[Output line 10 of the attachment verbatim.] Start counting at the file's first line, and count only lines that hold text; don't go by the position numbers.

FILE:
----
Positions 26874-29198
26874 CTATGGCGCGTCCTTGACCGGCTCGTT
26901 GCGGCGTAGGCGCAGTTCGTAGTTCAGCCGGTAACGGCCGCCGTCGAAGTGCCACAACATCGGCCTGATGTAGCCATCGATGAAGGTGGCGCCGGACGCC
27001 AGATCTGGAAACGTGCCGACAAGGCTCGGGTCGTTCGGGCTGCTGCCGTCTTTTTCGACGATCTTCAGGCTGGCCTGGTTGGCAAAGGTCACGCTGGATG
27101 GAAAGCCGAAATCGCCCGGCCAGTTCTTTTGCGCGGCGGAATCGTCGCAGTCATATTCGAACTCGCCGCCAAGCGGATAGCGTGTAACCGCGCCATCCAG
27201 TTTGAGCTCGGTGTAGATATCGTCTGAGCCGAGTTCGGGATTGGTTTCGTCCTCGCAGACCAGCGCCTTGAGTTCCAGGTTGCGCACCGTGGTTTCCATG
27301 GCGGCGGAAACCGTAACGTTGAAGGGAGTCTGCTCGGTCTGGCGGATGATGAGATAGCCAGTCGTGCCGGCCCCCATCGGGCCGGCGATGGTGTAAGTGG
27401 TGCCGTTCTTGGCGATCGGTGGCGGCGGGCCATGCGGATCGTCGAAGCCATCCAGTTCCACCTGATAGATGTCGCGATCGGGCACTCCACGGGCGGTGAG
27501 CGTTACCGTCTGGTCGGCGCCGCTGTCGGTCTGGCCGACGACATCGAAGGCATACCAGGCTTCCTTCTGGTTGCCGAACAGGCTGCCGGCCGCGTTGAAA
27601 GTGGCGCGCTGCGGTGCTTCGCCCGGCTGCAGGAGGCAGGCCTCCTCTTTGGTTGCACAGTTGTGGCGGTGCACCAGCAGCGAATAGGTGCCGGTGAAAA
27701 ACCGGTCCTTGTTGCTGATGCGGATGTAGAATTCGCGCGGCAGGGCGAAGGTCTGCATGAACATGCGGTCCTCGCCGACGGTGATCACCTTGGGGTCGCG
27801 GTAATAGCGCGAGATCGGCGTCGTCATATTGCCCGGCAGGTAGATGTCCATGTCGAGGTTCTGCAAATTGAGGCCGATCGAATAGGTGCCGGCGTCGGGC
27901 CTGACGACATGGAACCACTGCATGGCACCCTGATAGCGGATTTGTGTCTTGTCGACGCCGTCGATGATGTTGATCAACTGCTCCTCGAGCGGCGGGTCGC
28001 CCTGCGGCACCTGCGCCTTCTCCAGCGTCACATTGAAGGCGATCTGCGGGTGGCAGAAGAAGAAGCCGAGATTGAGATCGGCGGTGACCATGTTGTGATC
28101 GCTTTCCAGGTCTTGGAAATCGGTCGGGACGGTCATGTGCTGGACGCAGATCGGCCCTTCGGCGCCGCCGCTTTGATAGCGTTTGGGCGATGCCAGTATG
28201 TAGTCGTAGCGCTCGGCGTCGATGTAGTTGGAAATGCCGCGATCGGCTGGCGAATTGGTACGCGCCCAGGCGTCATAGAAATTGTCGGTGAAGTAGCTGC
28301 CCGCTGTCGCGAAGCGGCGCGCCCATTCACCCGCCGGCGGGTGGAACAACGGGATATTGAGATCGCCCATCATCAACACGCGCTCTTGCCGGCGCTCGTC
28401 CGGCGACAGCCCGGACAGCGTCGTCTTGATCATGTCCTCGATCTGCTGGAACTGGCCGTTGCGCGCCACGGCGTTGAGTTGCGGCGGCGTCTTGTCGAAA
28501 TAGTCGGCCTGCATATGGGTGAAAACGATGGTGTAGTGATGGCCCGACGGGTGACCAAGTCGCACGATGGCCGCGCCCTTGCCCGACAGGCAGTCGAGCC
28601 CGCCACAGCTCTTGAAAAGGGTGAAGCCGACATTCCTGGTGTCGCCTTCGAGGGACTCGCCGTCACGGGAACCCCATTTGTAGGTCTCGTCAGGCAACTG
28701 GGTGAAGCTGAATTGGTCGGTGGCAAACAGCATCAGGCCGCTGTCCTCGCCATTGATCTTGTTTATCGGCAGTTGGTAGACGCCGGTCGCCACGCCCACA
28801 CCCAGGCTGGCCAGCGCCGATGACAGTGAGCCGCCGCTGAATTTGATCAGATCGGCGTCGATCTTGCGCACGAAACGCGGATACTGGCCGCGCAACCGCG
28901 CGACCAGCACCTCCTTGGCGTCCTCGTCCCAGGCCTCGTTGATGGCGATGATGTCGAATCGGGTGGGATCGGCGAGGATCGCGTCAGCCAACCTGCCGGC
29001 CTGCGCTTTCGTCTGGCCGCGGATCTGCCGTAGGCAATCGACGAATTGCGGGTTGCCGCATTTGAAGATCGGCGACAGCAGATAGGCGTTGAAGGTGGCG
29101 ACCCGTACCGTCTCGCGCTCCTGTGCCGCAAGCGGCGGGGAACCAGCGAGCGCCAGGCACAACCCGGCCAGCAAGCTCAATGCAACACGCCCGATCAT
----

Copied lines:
27601 GTGGCGCGCTGCGGTGCTTCGCCCGGCTGCAGGAGGCAGGCCTCCTCTTTGGTTGCACAGTTGTGGCGGTGCACCAGCAGCGAATAGGTGCCGGTGAAAA